Older employees are likely to enjoy improved well-being, according to a new study* . The research reveals that workplace well-being progressively increases with age and also highlights workplace relationships as one of the most important elements of well-being.
Data from the three-year international study, which surveyed over 10,000 people from 131 countries, revealed that the youngest age group (18–24 years) report the lowest levels of well-being (6.77 on a 10-point scale) and the oldest age group (65+ years) reported the highest levels (8.14).
The research supports a widely held hypothesis that people develop ways to support their well-being with experience; something that presents an opportunity for senior-aged workers to help mentor their younger co-workers and enhance organisational well-being.
In contrast, the research found that country culture and gender play little part in contributing to workplace well-being; however workplace relationships are of key importance and personality type also makes an impact.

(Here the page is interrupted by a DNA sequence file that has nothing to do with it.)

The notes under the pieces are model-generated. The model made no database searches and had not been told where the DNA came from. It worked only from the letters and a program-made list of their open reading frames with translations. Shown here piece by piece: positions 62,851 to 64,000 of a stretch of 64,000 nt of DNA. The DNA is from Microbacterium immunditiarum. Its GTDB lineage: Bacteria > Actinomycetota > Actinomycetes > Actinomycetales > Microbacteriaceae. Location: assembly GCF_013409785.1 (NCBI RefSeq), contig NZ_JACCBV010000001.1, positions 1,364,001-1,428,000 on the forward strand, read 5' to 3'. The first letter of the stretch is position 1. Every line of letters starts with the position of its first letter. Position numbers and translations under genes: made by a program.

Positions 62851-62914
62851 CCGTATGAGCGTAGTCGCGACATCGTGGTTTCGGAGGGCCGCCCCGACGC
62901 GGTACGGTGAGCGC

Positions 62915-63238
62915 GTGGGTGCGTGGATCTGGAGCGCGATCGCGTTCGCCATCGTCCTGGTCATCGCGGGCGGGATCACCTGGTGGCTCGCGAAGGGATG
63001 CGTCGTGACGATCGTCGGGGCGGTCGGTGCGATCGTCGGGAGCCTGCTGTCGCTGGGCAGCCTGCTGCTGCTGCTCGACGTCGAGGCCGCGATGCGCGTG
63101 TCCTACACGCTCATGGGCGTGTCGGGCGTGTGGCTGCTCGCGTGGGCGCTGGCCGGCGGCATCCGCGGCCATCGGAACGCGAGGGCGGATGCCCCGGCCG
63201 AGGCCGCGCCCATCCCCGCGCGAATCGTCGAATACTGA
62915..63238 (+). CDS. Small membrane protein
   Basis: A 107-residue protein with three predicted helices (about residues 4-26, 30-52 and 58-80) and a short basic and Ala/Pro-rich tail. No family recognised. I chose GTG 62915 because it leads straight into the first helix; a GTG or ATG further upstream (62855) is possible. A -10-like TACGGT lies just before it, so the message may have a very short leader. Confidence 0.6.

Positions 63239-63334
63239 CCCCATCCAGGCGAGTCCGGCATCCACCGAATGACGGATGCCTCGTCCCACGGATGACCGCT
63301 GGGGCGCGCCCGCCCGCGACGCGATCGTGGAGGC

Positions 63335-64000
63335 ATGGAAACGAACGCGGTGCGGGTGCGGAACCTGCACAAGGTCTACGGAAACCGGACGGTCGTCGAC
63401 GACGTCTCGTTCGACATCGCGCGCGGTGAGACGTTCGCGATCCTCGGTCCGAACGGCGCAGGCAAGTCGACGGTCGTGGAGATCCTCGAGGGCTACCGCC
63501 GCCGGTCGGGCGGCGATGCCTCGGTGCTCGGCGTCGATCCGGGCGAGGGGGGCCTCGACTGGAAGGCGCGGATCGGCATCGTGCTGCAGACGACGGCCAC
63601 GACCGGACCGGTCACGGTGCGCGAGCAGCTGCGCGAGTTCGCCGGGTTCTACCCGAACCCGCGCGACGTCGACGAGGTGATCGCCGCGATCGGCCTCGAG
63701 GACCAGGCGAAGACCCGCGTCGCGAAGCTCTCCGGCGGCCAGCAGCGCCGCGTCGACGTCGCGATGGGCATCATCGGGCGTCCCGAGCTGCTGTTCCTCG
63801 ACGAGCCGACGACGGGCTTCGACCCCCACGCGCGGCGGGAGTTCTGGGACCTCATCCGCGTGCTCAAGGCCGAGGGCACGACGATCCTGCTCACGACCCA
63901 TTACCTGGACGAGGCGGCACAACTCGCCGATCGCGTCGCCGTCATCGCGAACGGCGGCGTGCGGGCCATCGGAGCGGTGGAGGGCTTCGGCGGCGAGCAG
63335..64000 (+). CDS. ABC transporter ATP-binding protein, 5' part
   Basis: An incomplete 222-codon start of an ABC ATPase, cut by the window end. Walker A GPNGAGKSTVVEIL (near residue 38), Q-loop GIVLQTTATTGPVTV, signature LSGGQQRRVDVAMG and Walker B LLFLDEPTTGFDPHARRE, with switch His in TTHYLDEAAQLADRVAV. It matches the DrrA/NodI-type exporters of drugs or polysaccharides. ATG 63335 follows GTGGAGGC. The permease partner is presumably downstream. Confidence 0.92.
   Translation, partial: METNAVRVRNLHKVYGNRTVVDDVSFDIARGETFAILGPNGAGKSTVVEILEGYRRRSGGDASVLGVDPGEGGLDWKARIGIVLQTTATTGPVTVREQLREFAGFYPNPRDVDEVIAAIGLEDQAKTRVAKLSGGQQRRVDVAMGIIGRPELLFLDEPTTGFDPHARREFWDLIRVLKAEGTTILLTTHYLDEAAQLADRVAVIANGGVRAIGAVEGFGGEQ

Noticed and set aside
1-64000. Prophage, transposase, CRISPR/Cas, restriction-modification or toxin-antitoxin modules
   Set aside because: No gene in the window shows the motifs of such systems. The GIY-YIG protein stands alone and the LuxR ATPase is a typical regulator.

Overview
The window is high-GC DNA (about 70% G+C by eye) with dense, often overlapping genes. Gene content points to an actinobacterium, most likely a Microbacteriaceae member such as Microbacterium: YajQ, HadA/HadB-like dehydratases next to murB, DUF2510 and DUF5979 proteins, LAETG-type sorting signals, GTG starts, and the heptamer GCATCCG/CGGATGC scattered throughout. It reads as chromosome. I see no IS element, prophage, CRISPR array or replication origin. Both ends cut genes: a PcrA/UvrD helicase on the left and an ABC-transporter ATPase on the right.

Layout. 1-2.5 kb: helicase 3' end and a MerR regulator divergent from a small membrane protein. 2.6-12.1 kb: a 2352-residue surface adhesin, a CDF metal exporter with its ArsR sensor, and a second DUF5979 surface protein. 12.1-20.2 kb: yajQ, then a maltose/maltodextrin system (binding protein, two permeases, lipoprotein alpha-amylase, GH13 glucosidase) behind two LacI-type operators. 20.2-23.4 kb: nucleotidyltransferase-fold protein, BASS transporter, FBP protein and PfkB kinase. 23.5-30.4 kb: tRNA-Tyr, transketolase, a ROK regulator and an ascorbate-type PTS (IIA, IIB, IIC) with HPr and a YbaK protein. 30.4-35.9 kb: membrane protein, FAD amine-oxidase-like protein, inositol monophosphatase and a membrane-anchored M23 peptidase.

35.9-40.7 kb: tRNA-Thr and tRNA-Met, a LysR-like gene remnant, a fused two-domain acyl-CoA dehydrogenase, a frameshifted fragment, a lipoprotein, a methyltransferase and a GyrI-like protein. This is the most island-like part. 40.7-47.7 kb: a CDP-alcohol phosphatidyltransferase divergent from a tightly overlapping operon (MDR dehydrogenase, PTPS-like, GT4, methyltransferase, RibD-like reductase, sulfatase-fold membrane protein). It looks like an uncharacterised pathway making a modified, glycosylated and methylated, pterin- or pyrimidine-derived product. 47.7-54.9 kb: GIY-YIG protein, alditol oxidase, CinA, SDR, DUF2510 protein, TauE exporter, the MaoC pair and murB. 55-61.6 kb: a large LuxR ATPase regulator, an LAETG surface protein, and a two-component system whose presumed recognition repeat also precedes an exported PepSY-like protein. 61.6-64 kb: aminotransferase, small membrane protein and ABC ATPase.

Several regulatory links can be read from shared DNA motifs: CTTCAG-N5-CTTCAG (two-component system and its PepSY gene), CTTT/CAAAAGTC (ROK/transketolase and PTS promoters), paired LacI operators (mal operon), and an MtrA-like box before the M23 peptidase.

John Hackston, Head of Thought Leadership at The Myers-Briggs Company, commented on the findings:
Growing evidence shows well-being influences a wide range of life outcomes and, despite organisations spending vast sums on “wellness programs”, few companies use real insight to inform their workplace well-being strategies.
Companies should consider how they can leverage these insights to benefit their workforce. For example, drawing on the wisdom and experience of senior-aged workers to help mentor their younger colleagues can be a key benefit; with mentorship programmes one way to do this.
Recent organisational research has indicated up to 80 per cent of people in large organisations are not engaged with their work, something that results in huge losses in productivity. We know that improved employee well-being leads to greater commitment to the organisation, improved job satisfaction and a reduced likelihood of job hopping, and ultimately helps to drive business success.
And considering the currently record-low unemployment levels across the UK, organisations have to compete fiercely for the best talent. Offering excellent workplace well-being is one way to engage and retain employees, both young and old alike.”
*From The Myers-Briggs Company, one of the world’s largest business psychology providers